Yahoo Sports projects Flynn as the No. 19 overall pick headed to Brooklyn and ESPN has him at No. 21 going to Philadelphia.

Meanwhile, predicts he’ll land with New York at No. 27, USA Today tabs him at No. 28 with the Los Angeles Lakers and CBS predicts he’ll land with Toronto at No. 29.

In many ways, Flynn is perhaps the unlikeliest prospect in this year’s NBA draft considering his humble beginnings.

Despite averaging 29.7 points and setting a Bellarmine Prep season scoring record as a senior, Flynn was ranked the No. 8 recruit in the state by He originally committed to Pacific before accepting a last-minute offer to WSU.


“He was a late bloomer and just small at the time,” said Jason McCleary, founder of Left Coast Recruiting. “Just a little kid, but always had the heart and will to always want to be better.”

Flynn, who likened his game to NBA stars Chris Paul and Fred VanVleet, said he stood 5-2 as freshman in high school and 5-6 as a sophomore.

“When you’re smaller, you have to be able to do things that other guys can’t or you’re not going to play,” Flynn told Babcock. “I had to make sure that I could shoot, dribble and pass better than other guys. I also needed to know the game better than most people.

“When you’re smaller, people are going to come at you. They’re going to look at you like you’re not any good. That gave me an underdog mentality and a chip on my shoulder. Those things have been with me since a young age and they’ve carried me through my whole career, and even today. It was good for me to be smaller; it helped me. It gave me toughness. It doesn’t matter who you are — I’m not going to back down.”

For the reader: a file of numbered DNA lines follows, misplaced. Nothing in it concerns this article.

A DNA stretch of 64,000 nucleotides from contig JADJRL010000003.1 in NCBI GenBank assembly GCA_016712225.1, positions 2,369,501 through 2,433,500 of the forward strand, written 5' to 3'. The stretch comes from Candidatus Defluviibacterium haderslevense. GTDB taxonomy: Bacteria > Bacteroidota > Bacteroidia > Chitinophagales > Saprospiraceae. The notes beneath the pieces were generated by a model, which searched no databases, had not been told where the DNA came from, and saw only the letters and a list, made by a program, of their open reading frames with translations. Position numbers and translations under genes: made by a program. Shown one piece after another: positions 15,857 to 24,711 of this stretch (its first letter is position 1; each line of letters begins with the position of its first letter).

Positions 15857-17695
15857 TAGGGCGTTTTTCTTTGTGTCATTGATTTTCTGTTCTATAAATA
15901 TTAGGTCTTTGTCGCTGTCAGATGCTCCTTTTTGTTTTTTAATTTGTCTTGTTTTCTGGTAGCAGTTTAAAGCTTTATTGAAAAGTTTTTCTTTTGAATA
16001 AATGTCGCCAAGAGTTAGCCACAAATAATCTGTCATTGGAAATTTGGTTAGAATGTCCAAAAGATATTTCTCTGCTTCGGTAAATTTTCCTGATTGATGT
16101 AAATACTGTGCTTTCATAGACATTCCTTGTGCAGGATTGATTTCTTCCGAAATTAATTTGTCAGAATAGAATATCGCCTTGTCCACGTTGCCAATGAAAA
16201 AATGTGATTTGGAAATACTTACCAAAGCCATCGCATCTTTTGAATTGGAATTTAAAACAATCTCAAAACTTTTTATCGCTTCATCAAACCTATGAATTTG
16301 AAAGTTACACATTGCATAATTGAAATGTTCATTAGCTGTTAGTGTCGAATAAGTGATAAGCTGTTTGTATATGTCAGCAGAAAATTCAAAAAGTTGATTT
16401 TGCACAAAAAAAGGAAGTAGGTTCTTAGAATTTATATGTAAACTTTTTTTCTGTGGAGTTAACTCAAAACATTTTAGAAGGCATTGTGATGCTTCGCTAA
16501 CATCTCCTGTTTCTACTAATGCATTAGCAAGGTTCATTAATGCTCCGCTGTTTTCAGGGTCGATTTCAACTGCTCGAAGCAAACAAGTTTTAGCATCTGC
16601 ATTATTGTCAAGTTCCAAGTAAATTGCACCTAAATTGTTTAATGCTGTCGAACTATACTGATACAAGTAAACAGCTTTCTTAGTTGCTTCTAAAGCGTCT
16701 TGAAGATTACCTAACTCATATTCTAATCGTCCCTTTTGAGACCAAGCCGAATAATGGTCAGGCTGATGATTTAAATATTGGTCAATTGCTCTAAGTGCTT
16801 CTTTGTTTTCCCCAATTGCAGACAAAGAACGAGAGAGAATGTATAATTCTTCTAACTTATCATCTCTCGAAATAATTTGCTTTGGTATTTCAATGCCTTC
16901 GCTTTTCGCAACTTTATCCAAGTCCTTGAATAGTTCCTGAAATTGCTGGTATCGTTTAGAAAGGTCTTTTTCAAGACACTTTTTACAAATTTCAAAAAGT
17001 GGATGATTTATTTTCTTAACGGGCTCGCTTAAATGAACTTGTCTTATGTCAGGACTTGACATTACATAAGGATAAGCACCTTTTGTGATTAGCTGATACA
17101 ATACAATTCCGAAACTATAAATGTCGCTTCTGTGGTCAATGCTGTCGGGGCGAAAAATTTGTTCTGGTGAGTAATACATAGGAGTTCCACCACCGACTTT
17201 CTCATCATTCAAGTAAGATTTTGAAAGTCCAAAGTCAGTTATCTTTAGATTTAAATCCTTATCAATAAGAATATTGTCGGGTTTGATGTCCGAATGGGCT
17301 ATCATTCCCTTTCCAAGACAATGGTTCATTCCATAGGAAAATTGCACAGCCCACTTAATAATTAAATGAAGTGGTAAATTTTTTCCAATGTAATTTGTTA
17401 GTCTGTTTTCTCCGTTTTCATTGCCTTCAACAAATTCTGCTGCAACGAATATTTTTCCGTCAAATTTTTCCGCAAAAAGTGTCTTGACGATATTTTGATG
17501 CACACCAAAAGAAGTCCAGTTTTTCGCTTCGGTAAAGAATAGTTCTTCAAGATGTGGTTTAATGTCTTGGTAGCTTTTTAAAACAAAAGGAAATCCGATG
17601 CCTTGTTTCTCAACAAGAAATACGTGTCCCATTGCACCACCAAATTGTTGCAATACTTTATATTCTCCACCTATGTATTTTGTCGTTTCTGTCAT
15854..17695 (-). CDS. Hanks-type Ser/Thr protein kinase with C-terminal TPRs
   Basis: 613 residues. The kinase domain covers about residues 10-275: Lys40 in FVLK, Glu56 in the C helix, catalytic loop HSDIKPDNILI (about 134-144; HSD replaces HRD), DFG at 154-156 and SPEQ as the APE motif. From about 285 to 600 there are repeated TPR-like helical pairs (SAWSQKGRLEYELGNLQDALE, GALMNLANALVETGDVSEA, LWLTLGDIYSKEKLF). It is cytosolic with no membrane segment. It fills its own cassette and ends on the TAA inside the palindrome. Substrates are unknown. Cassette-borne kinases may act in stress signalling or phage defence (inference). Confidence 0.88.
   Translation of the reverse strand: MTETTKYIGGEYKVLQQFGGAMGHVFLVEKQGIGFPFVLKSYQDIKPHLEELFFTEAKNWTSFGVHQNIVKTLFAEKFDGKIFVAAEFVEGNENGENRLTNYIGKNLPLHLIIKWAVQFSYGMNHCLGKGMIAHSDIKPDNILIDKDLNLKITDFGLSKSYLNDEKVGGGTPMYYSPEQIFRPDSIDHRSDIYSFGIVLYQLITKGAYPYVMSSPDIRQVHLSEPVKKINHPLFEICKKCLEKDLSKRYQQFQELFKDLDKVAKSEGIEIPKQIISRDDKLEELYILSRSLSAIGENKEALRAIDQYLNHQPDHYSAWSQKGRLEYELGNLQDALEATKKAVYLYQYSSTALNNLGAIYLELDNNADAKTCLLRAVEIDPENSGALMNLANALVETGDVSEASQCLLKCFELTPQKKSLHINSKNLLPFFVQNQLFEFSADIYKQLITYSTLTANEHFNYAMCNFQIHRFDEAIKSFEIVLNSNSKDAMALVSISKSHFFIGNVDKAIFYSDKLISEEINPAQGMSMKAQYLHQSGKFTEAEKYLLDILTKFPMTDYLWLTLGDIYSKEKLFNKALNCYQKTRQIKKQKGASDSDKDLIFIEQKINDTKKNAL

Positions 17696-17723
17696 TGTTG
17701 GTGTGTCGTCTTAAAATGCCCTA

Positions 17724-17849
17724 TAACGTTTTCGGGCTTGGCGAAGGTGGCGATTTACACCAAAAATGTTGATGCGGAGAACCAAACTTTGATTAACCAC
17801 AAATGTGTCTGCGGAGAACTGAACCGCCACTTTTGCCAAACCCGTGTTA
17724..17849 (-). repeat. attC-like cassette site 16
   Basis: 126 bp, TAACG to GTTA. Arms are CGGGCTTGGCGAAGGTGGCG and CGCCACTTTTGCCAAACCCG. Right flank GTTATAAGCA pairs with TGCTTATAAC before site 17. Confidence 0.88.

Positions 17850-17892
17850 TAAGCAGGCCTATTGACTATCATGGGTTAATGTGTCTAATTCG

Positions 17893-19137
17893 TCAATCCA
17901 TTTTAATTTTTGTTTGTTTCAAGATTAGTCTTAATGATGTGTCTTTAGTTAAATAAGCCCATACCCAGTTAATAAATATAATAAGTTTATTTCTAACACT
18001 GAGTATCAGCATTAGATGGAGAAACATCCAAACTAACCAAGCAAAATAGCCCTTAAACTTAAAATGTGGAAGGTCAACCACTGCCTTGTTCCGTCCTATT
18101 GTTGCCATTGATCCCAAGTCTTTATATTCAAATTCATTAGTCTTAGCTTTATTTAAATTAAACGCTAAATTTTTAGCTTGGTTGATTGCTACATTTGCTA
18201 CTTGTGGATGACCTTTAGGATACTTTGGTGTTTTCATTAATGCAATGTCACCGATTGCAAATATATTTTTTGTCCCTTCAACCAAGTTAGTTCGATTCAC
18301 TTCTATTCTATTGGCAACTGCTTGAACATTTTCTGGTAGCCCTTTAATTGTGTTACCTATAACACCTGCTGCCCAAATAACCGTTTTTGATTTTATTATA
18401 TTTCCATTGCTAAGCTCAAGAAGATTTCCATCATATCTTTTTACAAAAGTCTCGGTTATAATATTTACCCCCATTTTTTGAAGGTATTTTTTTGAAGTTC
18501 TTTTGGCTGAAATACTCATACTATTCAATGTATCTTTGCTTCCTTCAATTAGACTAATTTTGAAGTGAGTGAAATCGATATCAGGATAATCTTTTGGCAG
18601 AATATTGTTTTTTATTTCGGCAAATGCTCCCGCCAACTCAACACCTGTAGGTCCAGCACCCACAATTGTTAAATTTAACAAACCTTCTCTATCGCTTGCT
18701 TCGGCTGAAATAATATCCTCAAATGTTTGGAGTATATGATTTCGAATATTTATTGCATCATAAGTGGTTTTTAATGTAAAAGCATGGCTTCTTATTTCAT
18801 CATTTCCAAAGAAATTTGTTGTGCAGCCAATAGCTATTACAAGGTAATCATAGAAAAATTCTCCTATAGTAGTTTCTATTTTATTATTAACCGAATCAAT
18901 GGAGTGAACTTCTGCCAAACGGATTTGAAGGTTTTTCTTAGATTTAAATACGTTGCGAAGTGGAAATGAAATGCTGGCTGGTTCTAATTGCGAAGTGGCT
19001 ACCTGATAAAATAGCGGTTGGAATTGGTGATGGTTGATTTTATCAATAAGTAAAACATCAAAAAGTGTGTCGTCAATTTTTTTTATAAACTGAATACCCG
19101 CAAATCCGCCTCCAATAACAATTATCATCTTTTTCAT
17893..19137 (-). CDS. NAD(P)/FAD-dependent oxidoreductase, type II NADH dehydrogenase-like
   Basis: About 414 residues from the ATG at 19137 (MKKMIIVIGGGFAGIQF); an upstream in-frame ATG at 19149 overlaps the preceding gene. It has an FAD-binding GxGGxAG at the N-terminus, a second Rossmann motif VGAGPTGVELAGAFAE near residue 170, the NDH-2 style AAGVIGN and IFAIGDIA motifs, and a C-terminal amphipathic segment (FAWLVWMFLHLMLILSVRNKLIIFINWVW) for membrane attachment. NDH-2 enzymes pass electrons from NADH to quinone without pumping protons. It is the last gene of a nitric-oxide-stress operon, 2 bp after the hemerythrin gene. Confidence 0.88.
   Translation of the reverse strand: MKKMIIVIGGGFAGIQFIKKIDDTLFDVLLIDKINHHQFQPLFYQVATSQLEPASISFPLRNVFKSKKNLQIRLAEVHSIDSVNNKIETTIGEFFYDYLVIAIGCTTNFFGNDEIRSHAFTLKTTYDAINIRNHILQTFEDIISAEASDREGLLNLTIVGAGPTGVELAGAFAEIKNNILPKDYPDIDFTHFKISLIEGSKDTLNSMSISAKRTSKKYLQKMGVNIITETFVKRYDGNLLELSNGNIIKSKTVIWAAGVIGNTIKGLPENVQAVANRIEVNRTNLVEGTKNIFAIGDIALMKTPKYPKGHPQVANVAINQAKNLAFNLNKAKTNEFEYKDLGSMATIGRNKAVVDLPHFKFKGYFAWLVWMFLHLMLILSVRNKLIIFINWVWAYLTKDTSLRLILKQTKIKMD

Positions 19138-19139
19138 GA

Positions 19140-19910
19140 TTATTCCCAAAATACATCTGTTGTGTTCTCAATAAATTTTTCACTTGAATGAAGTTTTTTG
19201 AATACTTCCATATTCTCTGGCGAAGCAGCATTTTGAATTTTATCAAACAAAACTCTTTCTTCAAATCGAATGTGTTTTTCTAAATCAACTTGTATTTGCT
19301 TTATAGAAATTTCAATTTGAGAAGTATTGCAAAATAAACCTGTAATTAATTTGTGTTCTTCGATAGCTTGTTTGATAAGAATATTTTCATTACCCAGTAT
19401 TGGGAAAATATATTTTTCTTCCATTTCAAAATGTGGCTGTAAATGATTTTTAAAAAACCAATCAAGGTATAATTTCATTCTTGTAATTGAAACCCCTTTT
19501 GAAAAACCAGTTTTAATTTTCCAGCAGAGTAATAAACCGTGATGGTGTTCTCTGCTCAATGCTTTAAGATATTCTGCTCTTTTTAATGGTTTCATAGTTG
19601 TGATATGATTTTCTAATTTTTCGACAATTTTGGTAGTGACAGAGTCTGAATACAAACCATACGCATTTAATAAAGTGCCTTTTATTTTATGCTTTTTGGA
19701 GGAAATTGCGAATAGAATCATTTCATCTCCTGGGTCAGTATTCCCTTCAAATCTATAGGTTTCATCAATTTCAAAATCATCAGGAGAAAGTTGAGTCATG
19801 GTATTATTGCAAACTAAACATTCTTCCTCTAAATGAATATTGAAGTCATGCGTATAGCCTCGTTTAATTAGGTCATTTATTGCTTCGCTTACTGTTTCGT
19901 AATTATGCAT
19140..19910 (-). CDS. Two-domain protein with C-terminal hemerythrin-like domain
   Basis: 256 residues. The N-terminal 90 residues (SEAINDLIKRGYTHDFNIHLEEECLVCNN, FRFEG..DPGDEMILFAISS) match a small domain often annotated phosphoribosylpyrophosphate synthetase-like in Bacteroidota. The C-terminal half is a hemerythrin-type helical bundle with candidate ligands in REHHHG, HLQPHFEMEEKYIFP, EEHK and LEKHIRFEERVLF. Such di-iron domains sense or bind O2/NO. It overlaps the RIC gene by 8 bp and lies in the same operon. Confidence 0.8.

At Washington State, Flynn averaged 9.7 points and 2.9 assists as a freshman and 15.8 points and 4.3 assists as a sophomore. But the Cougars never had a winning record with Flynn while combining for 25-37 and finished 11th in the Pac-12 during his last season in Pullman.

“Before he left Wazzu, Malachi was balling,” McCleary said. “I just think he wanted something better. They weren’t winning. He went to a different program and that program helped him to be better.


“Schedule wise, they were definitely playing better teams. They’ve got a more national schedule. You saw them on TV more. He kept doing his thing and pretty soon, everybody started to know what people around here have always known about him — that kid is a winner.”

Spivey said Flynn embodies “every single word” of Team ACCESS, which is an acronym for Academics, Character, and Confidence Equals Success and Stability.

“He was always above 3.0 and 3.5 (grade-point average), just a good student,” Spivey said. “A high-character kid. He doesn’t get in trouble on or off the court. And no matter his size, he definitely played with confidence like he belonged out there.

“And you’re seeing how all of that is paying off for him with the success he’s had and will continue to have. It’s real easy to root for kids like Malachi who work hard and do it the right way.”